Just decided I would try myself at quick game reviews as I always published tons of tweets about the game I played, so here's a somewhat more elaborated personal point of view about the latest game I played. I intend to make these spoilers-free since I just simply hate to be spoiled when playing or thinking of puchasing a new game. Also I'd like to point out that this isn't a review but only an opinion paper.
This week, I've spent a little bit of time with Ubisoft Montreal's latest game: Watch_Dogs. Here's what I think.
Set in a futuristic Chicago, where everything is controlled via computers and smartphones. You play as Aiden Pearce, a brillant hacker who now seeks justice for his family after a violent family tragedy.
Story is full of rich characters, with crazy good voice acting. It sometimes bring deep subjects to the table but never really go deeper with them. Still there's very good moments where you're at the tip of the couch, eyes wide open, suspended to what is going on on the screen.
On PC, the game looks really good. Few textures are smudges at times but overall the graphics options of the game satisfy my urge to tweak everything just right. Yet, once again Ubisoft demoed us something that (I imagine) couldn't run on most PCs and consoles. I personally don't really care but still it's kind of a false advertisement.
Ubisoft talked about Arcade-like driving, which they succedded well with the bumpy colisions between cars and the globally destructive environment. You can easily drive on the sidewalk, smashing everything on your way without fear of getting face blasted in something.
It sounds more fun than it really is though. At times cars are litterally hovering over the road, and yet yours feel like an elephant on the road. Driving is unresponsive yet fast which makes the whole ordeal unpredictable.
Yet the "cars on demand" app makes it really easy to spawn a new vehicle for new to do what's really important instead of mindlessly looking for a new car while being in the middle of nowhere.
Some might say it's simplistic, because it is but I'd say the vast variety of options when unlocking new skills is what made me change my mind about Hacking in the game. Yes, it's about holding one button most of the time, but picking the right times to exploit those really is what makes it fun.
Distracting enemies, luring them towards traps, messing with them via text messages and getting police cars smashed in street blockers is pure enjoyment.
One important thing to consider: always look for lift. You can pretty much always get up on the roofs and have a major advantage over your enemies.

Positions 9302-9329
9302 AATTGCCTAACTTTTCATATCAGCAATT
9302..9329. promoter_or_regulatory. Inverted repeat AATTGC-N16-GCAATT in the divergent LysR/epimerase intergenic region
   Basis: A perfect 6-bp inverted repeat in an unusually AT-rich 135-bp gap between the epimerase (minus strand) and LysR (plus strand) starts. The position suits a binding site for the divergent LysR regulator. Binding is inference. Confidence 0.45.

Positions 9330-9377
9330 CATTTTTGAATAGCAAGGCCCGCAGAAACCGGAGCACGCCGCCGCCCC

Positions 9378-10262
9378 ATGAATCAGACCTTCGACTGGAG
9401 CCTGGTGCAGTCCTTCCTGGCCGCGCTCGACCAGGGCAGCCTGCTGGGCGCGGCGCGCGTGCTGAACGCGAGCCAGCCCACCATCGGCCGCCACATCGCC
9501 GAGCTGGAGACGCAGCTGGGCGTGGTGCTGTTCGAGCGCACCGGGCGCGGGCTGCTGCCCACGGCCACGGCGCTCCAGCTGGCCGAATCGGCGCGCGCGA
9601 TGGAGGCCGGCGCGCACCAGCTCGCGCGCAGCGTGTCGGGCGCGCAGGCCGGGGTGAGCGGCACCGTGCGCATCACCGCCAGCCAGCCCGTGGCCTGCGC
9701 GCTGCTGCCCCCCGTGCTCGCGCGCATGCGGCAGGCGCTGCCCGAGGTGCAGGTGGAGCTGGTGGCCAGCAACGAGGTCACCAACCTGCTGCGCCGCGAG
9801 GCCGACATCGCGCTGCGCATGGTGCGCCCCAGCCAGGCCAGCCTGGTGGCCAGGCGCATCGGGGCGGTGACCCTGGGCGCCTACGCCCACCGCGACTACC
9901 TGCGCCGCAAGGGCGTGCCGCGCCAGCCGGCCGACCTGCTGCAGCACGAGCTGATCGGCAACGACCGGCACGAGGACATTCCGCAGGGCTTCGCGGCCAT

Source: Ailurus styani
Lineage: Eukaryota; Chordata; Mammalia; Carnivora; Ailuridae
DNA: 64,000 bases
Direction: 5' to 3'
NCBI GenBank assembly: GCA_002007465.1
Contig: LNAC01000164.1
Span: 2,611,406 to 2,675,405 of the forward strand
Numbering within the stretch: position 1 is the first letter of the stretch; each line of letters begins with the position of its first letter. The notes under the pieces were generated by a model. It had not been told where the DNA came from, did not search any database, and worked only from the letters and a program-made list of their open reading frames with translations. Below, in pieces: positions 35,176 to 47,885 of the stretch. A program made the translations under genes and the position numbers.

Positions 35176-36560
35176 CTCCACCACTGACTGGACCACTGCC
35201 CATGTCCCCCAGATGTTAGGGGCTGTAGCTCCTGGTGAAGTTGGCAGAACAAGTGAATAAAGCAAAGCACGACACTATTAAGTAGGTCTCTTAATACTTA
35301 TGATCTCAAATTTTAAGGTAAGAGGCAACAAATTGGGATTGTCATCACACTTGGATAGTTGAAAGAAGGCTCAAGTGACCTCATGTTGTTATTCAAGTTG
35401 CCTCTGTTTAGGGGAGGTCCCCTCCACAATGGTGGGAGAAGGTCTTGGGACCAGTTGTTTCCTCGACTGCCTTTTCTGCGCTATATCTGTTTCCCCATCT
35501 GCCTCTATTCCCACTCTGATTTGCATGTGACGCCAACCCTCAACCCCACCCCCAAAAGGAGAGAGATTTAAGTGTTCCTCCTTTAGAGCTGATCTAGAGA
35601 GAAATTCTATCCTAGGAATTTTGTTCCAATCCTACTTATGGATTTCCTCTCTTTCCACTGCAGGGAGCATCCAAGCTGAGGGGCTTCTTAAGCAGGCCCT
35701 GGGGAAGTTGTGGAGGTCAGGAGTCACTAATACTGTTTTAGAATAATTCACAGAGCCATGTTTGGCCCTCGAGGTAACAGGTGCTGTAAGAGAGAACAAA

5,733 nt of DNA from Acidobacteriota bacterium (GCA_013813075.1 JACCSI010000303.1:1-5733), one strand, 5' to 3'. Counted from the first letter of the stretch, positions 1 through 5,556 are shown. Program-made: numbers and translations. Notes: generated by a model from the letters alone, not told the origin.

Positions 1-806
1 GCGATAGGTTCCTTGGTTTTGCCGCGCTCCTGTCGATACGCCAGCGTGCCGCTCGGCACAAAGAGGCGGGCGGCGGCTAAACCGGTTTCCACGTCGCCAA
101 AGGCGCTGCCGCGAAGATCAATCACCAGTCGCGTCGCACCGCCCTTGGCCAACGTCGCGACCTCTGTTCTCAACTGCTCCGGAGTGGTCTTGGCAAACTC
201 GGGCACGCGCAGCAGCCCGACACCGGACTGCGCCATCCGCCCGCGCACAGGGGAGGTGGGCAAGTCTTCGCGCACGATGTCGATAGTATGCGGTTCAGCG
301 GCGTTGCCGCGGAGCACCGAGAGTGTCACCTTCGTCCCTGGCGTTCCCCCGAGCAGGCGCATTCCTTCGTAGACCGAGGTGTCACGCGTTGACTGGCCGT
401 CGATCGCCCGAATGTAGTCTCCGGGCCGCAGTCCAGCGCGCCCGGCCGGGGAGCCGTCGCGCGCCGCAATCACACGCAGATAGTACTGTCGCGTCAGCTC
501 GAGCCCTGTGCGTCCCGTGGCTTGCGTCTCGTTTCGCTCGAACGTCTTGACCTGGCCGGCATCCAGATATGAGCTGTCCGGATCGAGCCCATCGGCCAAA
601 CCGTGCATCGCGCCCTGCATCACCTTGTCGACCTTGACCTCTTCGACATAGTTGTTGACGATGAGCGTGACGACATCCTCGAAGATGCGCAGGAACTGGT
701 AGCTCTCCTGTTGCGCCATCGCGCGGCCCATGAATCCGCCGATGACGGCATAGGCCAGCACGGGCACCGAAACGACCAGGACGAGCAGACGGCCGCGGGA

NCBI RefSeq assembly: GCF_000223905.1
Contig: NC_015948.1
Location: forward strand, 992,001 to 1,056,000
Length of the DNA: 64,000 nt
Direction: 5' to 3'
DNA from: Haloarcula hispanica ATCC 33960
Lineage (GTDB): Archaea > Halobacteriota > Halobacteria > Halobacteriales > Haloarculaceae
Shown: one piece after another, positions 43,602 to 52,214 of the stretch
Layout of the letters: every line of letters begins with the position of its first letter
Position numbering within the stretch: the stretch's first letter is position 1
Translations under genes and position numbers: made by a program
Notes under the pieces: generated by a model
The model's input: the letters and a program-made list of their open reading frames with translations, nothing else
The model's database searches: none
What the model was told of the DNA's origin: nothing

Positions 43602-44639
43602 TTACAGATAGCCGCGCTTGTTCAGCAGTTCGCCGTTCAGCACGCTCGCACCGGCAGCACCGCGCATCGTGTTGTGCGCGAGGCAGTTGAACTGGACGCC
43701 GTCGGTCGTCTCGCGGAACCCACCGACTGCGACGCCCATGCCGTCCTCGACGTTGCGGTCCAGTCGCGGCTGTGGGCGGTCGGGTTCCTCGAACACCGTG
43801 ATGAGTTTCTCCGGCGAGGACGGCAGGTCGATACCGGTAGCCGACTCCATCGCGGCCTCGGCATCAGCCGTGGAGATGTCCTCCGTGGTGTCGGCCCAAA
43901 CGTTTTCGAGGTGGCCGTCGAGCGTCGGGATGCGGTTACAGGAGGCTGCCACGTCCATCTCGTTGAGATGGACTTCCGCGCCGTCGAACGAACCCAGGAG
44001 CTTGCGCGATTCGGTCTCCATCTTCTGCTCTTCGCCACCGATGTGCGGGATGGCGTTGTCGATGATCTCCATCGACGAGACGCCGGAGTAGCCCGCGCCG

There's also a hacking puzzle minigame when intruding networks and such which is very enjoyable when you get the gist of how it works. (I've seen a lot of angry people on Twitch yelling at that puzzle).
No hand-to-hand combat, really? I hate to compare but the gunfight is similar to GTA V yet a bit more difficult. Where GTA V automatically aims at enemies no matter where you aim: Watch Dogs make it harder. You have to at least aim somewhere close to an enemy if you want the auto-aim to engage.
My personal favorite weapons are silenced handguns. They just fit the sneaky atmosphere of the game well and taking down enemies while not making a sound is very pleasurable.
Hacking is really what makes the combat nice. There's nothing more satisfactory in the game than luring an enemy near an explosive trap and toasting the hell out of it!
I usually hate skillpoints-based systems, they're always the same and most of the time they're completely useless for progression. Not this time. Watch Dogs skill system adds a wide variety of things to do, new hacks, new combat tweaks, quicker ways of obtaining money, etc.
Picking the right skill points is always important, based on the fact that there's just enough of them to make them really count. When you pick something new, you're always excited about trying it out which makes it really fun.
Overall, Watch Dogs is a solid title full of good promises that most of the time are well fulfiled. PC port is good enough yet still could use a few optimizations and tweaks. Its story is just deep enough to keep you enthralled as you go through hacking enhanced car chases, fast action-based gunfights and surprisingly satisfying multiplayer elements.
I'd say the game is unfortunately not "Game Of The Year" materal, but sure is good enough to give you one hell of a ride and is sure worth the price. Ubisoft Montreal shows us again the power and talent of Québec's gaming industry in a rich title worth 40+ hours of play time.
One last note, I haven't played the game with a mouse and keyboard but I heard very bad things about it. I personally think such title needs to be played with a controller and always play with one when available.